Here’s the Science Behind That Ham Photo Everyone Is Freaking Out About

Here’s the Science Behind That Ham Photo Everyone Is Freaking Out About

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Susmita Baral
Jan 9, 2017
(Image credit: Reddit)

The first optical illusion of the year has arrived, courtesy of a Reddit user who shared a blurry image of sliced deli ham under the Mildly Interesting subreddit. While we're all pretty sick of hearing about the next "The Dress," this ham photo caught our attention. I mean, just look at it!

We need to know: Is the image really blurry or is it a bunch of thin slices of ham, shot in focus, creating the illusion of a blurry image?

Most viewers have made the judgment call that the photo is out of focus, with some even claiming the image gave them motion sickness. But the truth is that the image is in focus. The first clue lies in the area that is blurry; the Coburger ham is the only part of the picture that is out of focus, while the container and table are perfectly sharp and in focus.

The Reddit user who uploaded the image deconstructed the optical illusion in a YouTube video.

Why did the ham slices look so blurry? One factor is how thinly sliced the ham is. That, coupled with the veins and semi-translucence of the meat, creates the optical illusion of blurriness when layered.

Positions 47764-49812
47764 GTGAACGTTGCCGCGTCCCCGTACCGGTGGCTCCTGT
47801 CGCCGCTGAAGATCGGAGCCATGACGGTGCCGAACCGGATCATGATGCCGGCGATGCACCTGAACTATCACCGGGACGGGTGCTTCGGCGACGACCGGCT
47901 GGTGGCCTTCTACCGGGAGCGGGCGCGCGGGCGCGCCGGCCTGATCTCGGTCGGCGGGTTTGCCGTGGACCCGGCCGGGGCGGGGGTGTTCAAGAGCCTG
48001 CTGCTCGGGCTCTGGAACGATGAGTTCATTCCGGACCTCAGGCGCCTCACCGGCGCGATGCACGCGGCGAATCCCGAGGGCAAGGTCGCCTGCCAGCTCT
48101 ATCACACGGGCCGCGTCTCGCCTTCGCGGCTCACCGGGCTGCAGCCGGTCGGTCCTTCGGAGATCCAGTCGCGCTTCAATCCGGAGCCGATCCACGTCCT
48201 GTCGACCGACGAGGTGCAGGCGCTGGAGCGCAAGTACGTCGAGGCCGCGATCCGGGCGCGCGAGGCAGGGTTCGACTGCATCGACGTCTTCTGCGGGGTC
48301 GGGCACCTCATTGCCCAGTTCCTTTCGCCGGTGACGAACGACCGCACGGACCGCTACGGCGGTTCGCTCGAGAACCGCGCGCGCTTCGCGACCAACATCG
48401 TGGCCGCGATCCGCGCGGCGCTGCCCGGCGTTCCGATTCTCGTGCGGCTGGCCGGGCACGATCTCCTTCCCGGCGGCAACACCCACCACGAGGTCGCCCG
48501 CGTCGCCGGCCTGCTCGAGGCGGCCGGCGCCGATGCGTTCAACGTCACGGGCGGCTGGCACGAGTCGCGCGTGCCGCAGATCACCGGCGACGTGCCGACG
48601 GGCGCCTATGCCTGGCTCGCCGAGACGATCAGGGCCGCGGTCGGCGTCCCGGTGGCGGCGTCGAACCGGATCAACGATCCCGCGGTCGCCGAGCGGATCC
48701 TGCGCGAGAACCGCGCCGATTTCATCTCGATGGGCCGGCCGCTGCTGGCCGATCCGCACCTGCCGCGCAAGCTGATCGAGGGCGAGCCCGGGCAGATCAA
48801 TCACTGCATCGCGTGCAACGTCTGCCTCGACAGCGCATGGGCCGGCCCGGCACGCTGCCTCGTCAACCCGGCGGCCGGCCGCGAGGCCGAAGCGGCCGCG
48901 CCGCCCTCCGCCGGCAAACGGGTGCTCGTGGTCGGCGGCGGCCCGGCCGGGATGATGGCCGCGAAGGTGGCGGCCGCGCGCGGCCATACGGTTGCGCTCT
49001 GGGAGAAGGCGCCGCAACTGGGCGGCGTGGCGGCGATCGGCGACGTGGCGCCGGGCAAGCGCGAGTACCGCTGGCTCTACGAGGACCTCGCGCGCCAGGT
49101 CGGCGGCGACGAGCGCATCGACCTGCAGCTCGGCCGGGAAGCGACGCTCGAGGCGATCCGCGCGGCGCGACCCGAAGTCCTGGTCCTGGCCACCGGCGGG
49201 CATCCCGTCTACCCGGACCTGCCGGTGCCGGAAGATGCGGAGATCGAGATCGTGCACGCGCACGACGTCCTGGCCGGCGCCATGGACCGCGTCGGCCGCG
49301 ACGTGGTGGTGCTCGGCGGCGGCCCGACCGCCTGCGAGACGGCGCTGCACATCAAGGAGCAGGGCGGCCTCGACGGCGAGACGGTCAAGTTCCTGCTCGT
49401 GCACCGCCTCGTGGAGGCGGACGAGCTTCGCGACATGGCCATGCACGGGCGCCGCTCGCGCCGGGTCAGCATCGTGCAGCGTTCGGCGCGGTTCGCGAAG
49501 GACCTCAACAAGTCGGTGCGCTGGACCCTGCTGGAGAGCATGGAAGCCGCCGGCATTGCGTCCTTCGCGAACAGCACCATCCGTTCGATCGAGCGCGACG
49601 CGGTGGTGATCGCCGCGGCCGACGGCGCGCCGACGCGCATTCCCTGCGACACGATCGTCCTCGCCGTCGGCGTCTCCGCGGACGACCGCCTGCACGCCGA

Our brain gets tricked with optical illusions — which vision scientist Michael Bach calls "a mismatch between the immediate visual impression and the actual properties of the object" — due to neural delays.

In order to see things, light has to enter the retina of our eyes. The signal from our retina to reach our brain takes about one-tenth of a second, reports Discovery News. While one-tenth of a second is a short span of time in our everyday life, our brain fills in the time gap with what it thinks we should be seeing to process information more efficiently. In the case of the ham picture, it was a fuzzy blob of meat.

While our eyes manage to get it wrong every now and then, it's pretty amazing that our brains can make educated guesses — and get them right — so often.

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